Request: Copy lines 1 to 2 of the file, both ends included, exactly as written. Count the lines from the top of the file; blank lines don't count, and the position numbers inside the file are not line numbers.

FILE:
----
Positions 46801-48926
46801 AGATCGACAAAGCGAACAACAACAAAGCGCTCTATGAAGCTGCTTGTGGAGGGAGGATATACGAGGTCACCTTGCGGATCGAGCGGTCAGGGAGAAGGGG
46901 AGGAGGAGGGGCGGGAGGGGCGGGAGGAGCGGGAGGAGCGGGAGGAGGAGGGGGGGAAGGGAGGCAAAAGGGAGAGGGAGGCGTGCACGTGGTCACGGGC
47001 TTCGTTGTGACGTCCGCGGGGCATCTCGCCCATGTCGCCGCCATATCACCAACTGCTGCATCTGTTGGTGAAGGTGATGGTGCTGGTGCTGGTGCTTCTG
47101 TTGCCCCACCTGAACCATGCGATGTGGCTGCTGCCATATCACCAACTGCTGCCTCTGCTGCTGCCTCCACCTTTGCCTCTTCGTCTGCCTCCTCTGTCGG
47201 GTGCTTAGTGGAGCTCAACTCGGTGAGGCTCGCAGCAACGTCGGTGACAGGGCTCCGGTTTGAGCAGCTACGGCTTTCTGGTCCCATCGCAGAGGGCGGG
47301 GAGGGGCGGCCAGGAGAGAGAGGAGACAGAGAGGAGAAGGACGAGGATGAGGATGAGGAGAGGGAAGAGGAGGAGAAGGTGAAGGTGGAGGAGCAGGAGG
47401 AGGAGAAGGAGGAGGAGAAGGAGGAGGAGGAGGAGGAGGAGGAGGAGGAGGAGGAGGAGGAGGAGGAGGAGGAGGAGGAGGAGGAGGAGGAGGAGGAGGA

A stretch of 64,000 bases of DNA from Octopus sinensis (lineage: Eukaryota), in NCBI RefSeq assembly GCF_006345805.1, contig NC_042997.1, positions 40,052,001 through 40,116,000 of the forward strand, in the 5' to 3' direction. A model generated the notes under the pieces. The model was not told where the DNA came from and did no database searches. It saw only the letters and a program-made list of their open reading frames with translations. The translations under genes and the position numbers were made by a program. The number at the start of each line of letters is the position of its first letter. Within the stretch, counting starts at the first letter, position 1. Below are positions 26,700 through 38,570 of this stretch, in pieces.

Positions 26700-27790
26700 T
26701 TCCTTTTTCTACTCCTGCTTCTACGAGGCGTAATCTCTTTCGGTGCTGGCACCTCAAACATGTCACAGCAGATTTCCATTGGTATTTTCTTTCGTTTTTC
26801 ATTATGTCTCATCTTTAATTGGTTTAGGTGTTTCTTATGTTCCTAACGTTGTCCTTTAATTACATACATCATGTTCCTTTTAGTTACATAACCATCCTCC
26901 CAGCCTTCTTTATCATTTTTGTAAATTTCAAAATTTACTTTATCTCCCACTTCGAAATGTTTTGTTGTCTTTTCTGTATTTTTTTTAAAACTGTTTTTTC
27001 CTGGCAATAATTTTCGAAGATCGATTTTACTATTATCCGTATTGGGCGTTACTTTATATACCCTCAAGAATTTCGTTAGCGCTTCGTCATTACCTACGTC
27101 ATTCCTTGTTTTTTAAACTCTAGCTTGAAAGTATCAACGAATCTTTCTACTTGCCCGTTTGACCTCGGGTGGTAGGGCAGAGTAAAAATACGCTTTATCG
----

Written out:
Positions 46801-48926
46801 AGATCGACAAAGCGAACAACAACAAAGCGCTCTATGAAGCTGCTTGTGGAGGGAGGATATACGAGGTCACCTTGCGGATCGAGCGGTCAGGGAGAAGGGG